Large volumes of new LNG supplies are coming to market this decade, but none of the huge export capacities currently under construction will arrive in time to ease Europe’s tight gas market, either in 2023 or 2024. The United States and Qatar, the world’s main LNG exporters, will have plenty of new capacity after 2025, easing the potential supply shortage, but unable to help Europe with a new wave of gas supply, which either for next winter or the winter after. .
The destruction of demand in a context of high prices could reduce LNG consumption in the short term in Europe and Asia. But even in a lower demand scenario, Europe will need a lot of LNG to replace all the Russian gas it will have lost after the end of this winter and to build up adequate stocks before the winter of 2023/2024.
The problem is that there is not much large-scale LNG supply from the United States or Qatar until 2025. That leaves at least two years of a very tight global LNG market, during which Europe will struggle to import more and more non-Russian products. gas. High prices could be here to stay, at least for two more years.
In the meantime, Europe is doing good progress in setting up floating regasification storage units (FSRUs) to import more LNG, and developers are using more floating LNG platforms (FLNGs) to export the fuel. But these floating facilities have lower capacities than the huge onshore terminals currently being built by major LNG exporters.
Massive LNG projects in the United States will come online… after 2024
In the United States, three projects – Golden Pass LNG, Plaquemines LNG and Corpus Christi Stage III – are currently under construction.
When completed, these projects will increase the U.S.’s peak LNG export capacity by 5.7 billion cubic feet per day (Bcf/d) by 2025, according to the EIA said in September. Thus, the maximum export capacity of what is today the world’s largest exporter sending around 70% of its LNG to Europe would reach almost 20 Bcf/d by 2025, compared to around 14 Bcf/d currently. . The United States currently exports about 11 billion cubic feet per day, with Freeport LNG having been out of service since June.
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Venture Global’s $13.2 billion Plaquemines LNG achieved final investment decision in May, and was the first U.S.-based project to reach financial close since Venture Global’s Calcasieu Pass installation in August 2019. Venture Global has already put in place sales and 20-year purchase term for 80% of the 20.0 MTPA Project.
QatarEnergy and ExxonMobil, developers of Golden Pass LNG in Sabine Pass, Texas, said last month that the new LNG export facility was on track for start-up in 2024. The companies announcement they had agreed to independently market the LNG produced in their joint venture. ExxonMobil will have exclusive rights to market 30% of Golden Pass LNG volumes, while QatarEnergy Trading will market the remaining 70%.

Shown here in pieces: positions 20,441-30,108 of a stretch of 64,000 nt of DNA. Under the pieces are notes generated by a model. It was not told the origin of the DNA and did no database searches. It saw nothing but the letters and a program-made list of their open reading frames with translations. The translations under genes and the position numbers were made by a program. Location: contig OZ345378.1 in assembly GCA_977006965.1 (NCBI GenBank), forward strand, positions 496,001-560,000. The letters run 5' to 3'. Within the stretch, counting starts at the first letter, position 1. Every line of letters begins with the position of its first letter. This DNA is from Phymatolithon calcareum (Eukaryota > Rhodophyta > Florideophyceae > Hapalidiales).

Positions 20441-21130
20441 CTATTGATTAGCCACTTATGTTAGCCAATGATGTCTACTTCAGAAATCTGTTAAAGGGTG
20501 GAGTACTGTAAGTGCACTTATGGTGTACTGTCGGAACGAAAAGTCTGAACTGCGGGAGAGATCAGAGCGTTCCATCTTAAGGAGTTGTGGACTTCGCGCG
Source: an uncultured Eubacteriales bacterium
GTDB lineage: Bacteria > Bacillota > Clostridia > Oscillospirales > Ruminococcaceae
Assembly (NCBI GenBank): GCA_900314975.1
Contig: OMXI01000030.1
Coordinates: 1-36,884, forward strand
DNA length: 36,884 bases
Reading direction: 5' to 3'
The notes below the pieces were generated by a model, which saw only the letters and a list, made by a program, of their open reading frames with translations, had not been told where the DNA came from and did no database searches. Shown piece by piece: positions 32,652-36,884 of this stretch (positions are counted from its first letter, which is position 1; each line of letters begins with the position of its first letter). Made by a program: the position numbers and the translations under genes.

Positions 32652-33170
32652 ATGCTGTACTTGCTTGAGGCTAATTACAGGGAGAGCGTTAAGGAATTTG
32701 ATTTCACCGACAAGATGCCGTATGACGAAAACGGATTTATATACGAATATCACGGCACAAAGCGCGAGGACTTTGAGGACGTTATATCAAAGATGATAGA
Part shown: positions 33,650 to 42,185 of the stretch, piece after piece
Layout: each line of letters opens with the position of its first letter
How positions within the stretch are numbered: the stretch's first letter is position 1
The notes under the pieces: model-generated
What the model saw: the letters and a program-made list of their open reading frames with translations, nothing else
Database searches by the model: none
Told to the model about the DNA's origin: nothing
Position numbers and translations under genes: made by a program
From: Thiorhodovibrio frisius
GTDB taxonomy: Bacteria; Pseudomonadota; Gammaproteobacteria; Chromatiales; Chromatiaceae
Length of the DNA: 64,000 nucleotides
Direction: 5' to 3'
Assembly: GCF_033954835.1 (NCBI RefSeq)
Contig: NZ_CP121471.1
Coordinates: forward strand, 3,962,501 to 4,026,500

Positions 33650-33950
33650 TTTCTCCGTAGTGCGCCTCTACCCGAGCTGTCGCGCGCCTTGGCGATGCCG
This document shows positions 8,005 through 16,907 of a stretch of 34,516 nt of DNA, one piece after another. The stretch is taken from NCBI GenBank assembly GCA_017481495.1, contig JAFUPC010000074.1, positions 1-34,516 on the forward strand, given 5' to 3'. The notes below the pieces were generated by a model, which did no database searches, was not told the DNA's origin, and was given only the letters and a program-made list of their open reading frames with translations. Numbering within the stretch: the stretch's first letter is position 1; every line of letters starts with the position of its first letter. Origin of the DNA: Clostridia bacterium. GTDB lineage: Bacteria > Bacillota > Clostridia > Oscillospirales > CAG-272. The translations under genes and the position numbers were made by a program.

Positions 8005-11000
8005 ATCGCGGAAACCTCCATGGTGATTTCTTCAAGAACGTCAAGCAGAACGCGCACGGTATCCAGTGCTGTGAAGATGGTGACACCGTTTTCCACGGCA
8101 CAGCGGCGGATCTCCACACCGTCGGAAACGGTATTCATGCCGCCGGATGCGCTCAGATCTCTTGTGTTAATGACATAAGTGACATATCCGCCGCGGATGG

Cheniere Energy, the leading US LNG exporter, achieved in June an FID for the Corpus Christi Stage 3 project, which is expected to “deliver much-needed volumes to the global LNG market by the end of 2025,” Cheniere President and CEO Jack Fusco said.
Other projects could also receive a positive FID in the coming months, given high export prices and expectations of continued LNG demand in Europe, which is looking to phase out Russian gas by 2027.
The race for LNG supply could lead to a second wave of LNG projects in the United States, but new supply will take time to develop, Kateryna Filippenko, principal analyst, global gas supply, at Wood Mackenzie, said earlier this year.
But much of this new LNG supply, including projects that have taken IDF in previous years, is not expected to come until after 2026.
Until around 2026, “Europe will have to compete with Asia for the fringe molecule of LNG to meet demand – just as it is now,” Filippenko noted.
“Competition between Europe and Asia for limited LNG will be intense until a new wave of supply arrives after 2026. Prices will inevitably remain high until then.”
World’s largest LNG expansion project in Qatar won’t be ready until 2026
In Qatar, the the largest LNG expansion in the world project is not expected to start production until the fourth quarter of 2025.
By then, long-term global LNG contracts before 2026 are exhaustedaccording to the main Japanese importer.
Near-term global LNG supply reaction is weak, but record prices are triggering investment in new supply projects, London-based consultancy Timera Energy said in a statement. analysis Last week.
“The challenge is that the average timeline for completion of projects is around 5 years,” according to analysts.
New supply next year and into 2024 is very limited, reflecting the pause in FIDs at the end of the last decade in a low price environment as well as general headwinds for capex investments in fossil fuel projects.
“The limited new liquefaction capacity through 2025, combined with a jump in European demand, supports the continuation of the current regime of higher and more volatile prices over the next 2-3 years,” Timera Energy said.
The American and Qatari projects will bring a substantial increase in new supply in 2025-2026. However, LNG market dynamics from 2025 will strongly depend on how global LNG demand develops in the meantime, the consultancy noted.
By Tsvetana Paraskova for Oilprice.com
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